Have you ever stumbled trying to define what it is a DIT does? Or questioned who you’d have to bring with you on a skeleton crew? Or pondered if the freelance life is really worth living? And asked why the Super Mario Bros. movie was ever even made?
These questions – and more – answered in this week’s Focal Points:
This Week’s Focal Points
Hollywood Archaeology: The Super Mario Bros.Movie
Remember that Super Mario Bros. movie from 1993 with Bob Hoskins and John Leguizamo as Mario and Luigi? Grantland takes a look at what made it so bad. Crazy revelations include the fact that all the actors revolted, one of the screenwriters only played the game for “a day” before writing his draft, and cinematographer Dean Semler had been appointed de facto director towards the end of the shoot after a revolt from the cast. However, it’s the fact that everyone thought they could ride the Mario Bros. name to piles of cash that is ultimately the hubris in this story of a box office bomb.
How to Shoot a Film with a Skeleton Crew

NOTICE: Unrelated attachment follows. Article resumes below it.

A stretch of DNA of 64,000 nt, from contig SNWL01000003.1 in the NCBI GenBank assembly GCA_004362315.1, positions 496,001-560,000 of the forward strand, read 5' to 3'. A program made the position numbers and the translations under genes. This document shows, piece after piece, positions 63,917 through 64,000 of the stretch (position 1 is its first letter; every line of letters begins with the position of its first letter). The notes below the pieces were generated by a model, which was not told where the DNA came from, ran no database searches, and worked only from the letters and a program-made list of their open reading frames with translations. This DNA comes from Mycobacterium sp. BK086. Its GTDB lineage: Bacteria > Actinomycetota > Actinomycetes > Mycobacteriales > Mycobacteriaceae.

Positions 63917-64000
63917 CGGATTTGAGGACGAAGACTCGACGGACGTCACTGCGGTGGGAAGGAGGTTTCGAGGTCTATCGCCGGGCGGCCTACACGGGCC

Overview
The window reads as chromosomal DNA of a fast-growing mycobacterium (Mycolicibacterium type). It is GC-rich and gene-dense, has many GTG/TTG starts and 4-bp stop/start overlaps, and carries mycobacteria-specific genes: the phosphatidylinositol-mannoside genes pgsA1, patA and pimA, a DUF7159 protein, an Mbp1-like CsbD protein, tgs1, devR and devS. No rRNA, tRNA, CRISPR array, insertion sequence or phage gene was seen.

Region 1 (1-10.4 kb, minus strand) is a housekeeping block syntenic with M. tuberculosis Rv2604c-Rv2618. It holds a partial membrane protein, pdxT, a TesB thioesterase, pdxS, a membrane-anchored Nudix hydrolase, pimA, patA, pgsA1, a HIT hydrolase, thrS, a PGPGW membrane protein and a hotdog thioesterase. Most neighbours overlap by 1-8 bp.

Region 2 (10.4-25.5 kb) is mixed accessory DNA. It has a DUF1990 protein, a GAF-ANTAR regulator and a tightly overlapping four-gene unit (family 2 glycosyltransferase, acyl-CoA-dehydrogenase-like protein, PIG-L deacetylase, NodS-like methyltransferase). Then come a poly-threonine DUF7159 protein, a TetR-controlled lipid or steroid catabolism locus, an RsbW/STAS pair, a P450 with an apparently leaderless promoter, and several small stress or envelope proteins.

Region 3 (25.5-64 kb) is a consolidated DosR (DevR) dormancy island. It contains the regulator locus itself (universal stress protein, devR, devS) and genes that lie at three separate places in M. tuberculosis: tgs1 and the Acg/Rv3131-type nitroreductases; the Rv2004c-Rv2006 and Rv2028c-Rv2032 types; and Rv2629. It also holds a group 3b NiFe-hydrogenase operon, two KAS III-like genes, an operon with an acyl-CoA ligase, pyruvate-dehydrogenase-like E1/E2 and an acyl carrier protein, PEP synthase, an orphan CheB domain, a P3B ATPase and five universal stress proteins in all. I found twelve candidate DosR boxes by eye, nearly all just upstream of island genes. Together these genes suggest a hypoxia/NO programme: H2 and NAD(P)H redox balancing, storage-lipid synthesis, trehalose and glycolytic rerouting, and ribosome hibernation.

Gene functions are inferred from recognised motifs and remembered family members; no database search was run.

If you haven’t worked on a skeleton crew, you haven’t lived. Even larger units sometimes break down into smaller, meager units made up of crew basics. In this post, filmmaker Noam Kroll plays Sophie’s Choice and defines the five people necessary for an effective skeleton crew.
Defining DIT: The Big Misconception
Our friends at NoFilmSchool sat down with several DIT’s (Digital Imaging Technicians) for a three-part series about their jobs, duties, and expectations. At a time when the role of the DIT is a bit muddied in some circles, this series provides several important clarifications. Read Part 2 here and Part 3 here.
The Dysfunctional Life of a Cinematographer
The path to a career in the film industry isn’t paved with gold. Anybody who’s taken more than a few steps down the road could tell you that, let alone experienced cinematographer Ryan E. Walters who provides a sobering look at what it means to be a freelancer in the film industry.
Q&A with Gaffer John Higgins
With a credits list that includes Children of Men, Skyfall, and Gravity, John Higgins has proven himself multiple times to be one of the top talents in the industry. In this interview with The Call Sheet, Higgins discusses the latest technology shifts in lighting, some technical specifics of a few well-known scenes, and the pressures of working on big blockbusters with names like Roger Deakins and Alfonso Curaon
This week I posted two jam-packed articles on The Black and Blue. Scoop ’em here: